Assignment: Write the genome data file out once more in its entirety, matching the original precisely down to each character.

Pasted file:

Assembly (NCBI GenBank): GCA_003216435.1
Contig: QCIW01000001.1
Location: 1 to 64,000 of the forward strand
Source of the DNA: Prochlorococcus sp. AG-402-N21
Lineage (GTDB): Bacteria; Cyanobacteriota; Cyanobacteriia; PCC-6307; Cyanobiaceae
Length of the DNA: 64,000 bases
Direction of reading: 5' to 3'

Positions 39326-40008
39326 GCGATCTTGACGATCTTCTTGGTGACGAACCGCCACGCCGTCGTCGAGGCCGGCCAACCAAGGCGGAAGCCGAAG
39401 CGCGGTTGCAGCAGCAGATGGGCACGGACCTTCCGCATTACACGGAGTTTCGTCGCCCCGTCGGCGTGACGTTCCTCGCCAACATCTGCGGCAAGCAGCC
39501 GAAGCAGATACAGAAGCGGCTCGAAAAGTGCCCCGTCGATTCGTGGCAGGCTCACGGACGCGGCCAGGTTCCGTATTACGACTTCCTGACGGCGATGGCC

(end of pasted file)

Assembly (NCBI GenBank): GCA_003216435.1
Contig: QCIW01000001.1
Location: 1 to 64,000 of the forward strand
Source of the DNA: Prochlorococcus sp. AG-402-N21
Lineage (GTDB): Bacteria; Cyanobacteriota; Cyanobacteriia; PCC-6307; Cyanobiaceae
Length of the DNA: 64,000 bases
Direction of reading: 5' to 3'

Positions 39326-40008
39326 GCGATCTTGACGATCTTCTTGGTGACGAACCGCCACGCCGTCGTCGAGGCCGGCCAACCAAGGCGGAAGCCGAAG
39401 CGCGGTTGCAGCAGCAGATGGGCACGGACCTTCCGCATTACACGGAGTTTCGTCGCCCCGTCGGCGTGACGTTCCTCGCCAACATCTGCGGCAAGCAGCC
39501 GAAGCAGATACAGAAGCGGCTCGAAAAGTGCCCCGTCGATTCGTGGCAGGCTCACGGACGCGGCCAGGTTCCGTATTACGACTTCCTGACGGCGATGGCC